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August 09, 2010

Namibia: People want land as a home, not so much for farming

by Brigitte Weidlich

Many resettlement beneficiaries regard access to State land as a possibility to have a 'permanent and secure home' rather than engaging in farming to earn an income, a new report on land reform in Namibia has revealed.

"Many poor [resettlement] beneficiaries do not necessarily want a piece of land large enough for farming commercially. The research undertaken in Hardap and Omaheke Regions revealed that the main priority of a great many beneficiaries was to obtain access to land on which to establish a secure home of their own," the report said.

"The absence of alternative resettlement models left them with no option other than to apply for a small-scale farm, and if successful, to obtain access to a piece of land exceeding 1 000 hectares, which they never had any intention of farming except on a household subsistence level."

The 180-page report, titled 'Livelihoods after land reform', is the result of three years of research done by the Legal Assistance Centre (LAC), the University of the Western Cape in South Africa and the University of Sussex in Britain. It was recently completed but the LAC is still awaiting response from the Lands Ministry to launch it officially.

Many resettlement farms were like a 'welfare project' to give people homes, like on Skoonheid Farm, where large groups of San people were given a place to live. Everything should be done to prevent such farms from turning into squatter camps. Rather, large community gardens could be kept there and market access provided for them to sell their produce in nearby towns, the experts recommended.

Farming units on farms bought by Government for resettlement and partitioned off by the Lands Ministry were too small, the report stated.

"Current farming unit sizes on resettlement farms, particularly in areas where cattle farming is the predominant economic activity, may not enable beneficiaries to become independent small-scale commercial farmers, let alone accumulate sufficient assets to become medium- or large-scale commercial farmers," the authors noted. Average sizes for resettled beneficiaries are around 1 000 and 1 200 ha in areas with better rainfall and 3 000 ha in southern Namibia.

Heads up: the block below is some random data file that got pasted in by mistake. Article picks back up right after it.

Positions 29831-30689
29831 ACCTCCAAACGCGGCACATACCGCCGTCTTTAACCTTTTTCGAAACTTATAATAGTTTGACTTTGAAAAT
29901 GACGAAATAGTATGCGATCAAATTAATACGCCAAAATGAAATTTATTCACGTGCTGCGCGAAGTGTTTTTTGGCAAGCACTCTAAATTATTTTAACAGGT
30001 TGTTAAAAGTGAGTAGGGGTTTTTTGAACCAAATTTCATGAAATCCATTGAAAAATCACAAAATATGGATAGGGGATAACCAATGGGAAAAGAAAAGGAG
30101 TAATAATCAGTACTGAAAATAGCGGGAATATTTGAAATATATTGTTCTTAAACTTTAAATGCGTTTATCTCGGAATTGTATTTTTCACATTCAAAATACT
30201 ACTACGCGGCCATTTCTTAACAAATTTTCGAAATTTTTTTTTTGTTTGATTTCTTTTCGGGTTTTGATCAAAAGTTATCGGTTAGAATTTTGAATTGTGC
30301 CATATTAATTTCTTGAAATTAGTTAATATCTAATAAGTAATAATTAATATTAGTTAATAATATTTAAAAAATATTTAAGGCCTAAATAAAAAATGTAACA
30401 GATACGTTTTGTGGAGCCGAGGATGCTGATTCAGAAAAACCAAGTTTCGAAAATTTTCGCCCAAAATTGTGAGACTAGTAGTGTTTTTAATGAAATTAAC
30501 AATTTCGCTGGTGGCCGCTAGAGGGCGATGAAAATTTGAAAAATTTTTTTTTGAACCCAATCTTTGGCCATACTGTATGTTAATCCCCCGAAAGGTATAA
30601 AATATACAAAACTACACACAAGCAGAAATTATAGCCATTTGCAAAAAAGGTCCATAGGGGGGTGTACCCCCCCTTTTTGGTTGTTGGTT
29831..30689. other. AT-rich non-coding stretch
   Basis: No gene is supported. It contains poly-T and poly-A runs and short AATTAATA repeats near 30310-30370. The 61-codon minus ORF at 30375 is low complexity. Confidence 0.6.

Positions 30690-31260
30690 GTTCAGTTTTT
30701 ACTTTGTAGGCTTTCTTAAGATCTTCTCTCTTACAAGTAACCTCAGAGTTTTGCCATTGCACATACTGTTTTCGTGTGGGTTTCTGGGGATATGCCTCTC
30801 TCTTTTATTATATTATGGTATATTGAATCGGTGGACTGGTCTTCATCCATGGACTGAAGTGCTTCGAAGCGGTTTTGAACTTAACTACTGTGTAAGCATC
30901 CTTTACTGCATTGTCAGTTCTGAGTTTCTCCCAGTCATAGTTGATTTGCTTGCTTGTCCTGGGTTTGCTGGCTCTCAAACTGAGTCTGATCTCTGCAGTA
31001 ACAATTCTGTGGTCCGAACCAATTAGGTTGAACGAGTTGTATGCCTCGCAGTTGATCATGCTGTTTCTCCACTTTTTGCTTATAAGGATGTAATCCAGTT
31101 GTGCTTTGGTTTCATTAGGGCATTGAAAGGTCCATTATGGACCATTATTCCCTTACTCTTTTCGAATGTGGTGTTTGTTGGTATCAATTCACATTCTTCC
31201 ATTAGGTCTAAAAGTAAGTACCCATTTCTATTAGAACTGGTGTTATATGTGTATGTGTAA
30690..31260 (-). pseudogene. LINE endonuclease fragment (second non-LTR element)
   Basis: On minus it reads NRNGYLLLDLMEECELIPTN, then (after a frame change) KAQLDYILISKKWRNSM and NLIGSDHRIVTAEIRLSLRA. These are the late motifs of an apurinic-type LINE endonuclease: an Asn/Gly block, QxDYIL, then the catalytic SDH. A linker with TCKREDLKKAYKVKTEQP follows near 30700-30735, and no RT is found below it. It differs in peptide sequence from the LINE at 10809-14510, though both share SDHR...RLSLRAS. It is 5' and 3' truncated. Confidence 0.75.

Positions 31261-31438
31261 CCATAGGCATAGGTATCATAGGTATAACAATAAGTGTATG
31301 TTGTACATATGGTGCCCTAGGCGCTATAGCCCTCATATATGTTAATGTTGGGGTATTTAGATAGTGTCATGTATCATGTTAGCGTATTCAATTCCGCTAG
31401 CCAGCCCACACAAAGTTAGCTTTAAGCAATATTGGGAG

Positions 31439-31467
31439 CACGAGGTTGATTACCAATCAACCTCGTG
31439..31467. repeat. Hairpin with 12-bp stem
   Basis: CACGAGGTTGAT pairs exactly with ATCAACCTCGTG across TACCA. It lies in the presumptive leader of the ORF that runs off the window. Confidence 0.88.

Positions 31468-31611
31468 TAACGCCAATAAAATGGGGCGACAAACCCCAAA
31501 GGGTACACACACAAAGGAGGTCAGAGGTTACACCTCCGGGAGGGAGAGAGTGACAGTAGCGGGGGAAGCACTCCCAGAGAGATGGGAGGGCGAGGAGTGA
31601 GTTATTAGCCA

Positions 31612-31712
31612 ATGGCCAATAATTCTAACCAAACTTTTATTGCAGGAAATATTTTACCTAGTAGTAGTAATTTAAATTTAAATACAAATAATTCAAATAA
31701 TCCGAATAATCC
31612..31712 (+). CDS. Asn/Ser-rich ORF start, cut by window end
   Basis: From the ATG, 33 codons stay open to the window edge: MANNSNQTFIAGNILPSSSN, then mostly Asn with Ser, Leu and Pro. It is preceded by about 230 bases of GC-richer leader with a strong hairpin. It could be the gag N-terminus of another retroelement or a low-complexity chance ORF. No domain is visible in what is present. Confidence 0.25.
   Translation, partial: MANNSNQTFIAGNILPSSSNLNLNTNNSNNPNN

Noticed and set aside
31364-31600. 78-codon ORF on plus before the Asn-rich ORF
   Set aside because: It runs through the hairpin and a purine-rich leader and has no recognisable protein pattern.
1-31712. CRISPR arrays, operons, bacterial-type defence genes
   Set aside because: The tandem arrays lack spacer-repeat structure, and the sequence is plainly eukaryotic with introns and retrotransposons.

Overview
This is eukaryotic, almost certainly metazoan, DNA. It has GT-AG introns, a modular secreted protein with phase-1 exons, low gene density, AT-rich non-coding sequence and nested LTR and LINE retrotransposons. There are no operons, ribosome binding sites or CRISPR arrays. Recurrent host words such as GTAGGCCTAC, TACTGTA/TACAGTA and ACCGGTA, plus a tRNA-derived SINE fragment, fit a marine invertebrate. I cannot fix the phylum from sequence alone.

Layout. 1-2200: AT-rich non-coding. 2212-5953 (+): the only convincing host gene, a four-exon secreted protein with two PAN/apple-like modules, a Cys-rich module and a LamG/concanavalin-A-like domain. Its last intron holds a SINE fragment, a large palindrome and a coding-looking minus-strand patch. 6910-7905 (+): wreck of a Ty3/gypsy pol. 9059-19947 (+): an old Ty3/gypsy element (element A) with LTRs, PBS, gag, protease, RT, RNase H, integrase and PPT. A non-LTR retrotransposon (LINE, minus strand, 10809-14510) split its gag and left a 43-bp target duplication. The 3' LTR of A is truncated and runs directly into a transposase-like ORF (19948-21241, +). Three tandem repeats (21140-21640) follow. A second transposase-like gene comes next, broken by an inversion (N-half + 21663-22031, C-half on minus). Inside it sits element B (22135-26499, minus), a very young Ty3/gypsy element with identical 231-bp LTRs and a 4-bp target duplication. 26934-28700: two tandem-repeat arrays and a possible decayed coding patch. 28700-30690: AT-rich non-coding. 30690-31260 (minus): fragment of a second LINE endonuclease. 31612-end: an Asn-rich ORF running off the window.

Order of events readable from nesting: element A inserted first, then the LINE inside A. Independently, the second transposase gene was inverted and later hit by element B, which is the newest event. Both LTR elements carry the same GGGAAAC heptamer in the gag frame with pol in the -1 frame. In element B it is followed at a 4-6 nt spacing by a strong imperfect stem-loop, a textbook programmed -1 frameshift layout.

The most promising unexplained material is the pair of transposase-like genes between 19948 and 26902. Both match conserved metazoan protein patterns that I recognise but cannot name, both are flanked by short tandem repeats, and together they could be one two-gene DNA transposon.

The maximum number of cattle that can be kept on a 1 000-ha unit is 68 animals.

"Even if units of 1 500 ha were allowed, the maximum number of cattle would be 100 or two-thirds of the minimum 150 large livestock units (LSU) required to be considered for an affirmative action loan scheme (AALS) loan. Successful land reform beneficiaries therefore face a ceiling on their progress," the report stated.

A resettlement farming unit of 1 000 ha would only yield annual income of about N$37 500, while a 3 000-hectare unit would only bring in N$60 480 per year.

Apart from these concerns, the question not yet answered is whether the current small-scale commercial farming model can indeed address the needs and aspirations of asset-poor people as the national resettlement policy proposes to do.

"The short answer must be that it does not. The research confirmed a finding of the Permanent Technical Team on Land Reform (PTT) in 2004 that in many instances, the size of the land allocated did not match with the beneficiaries' productive assets, particularly livestock numbers."

The report recommended that the current minimum farm unit sizes should be reviewed on the basis of available economic and financial data to possibly increasing them.

"Failing to do so may result in more beneficiaries relying on the financial support of the Lands Ministry, particularly with regard to infrastructure development and maintenance."

The experts further concluded that available evidence suggests that resettlement beneficiaries with very few assets "are unlikely to make a financial success of their land allocations".

"They will either get poorer and/or remain dependent on the Lands Ministry. A large number of asset-poor people are in need of both access to land and tenure security, not necessarily for the purpose of farming commercially."

The report recommended that the needs of people with few assets, such as farmworkers, be clearly identified, and that appropriate resettlement models should be developed to meet the needs of those who do not want to farm commercially.


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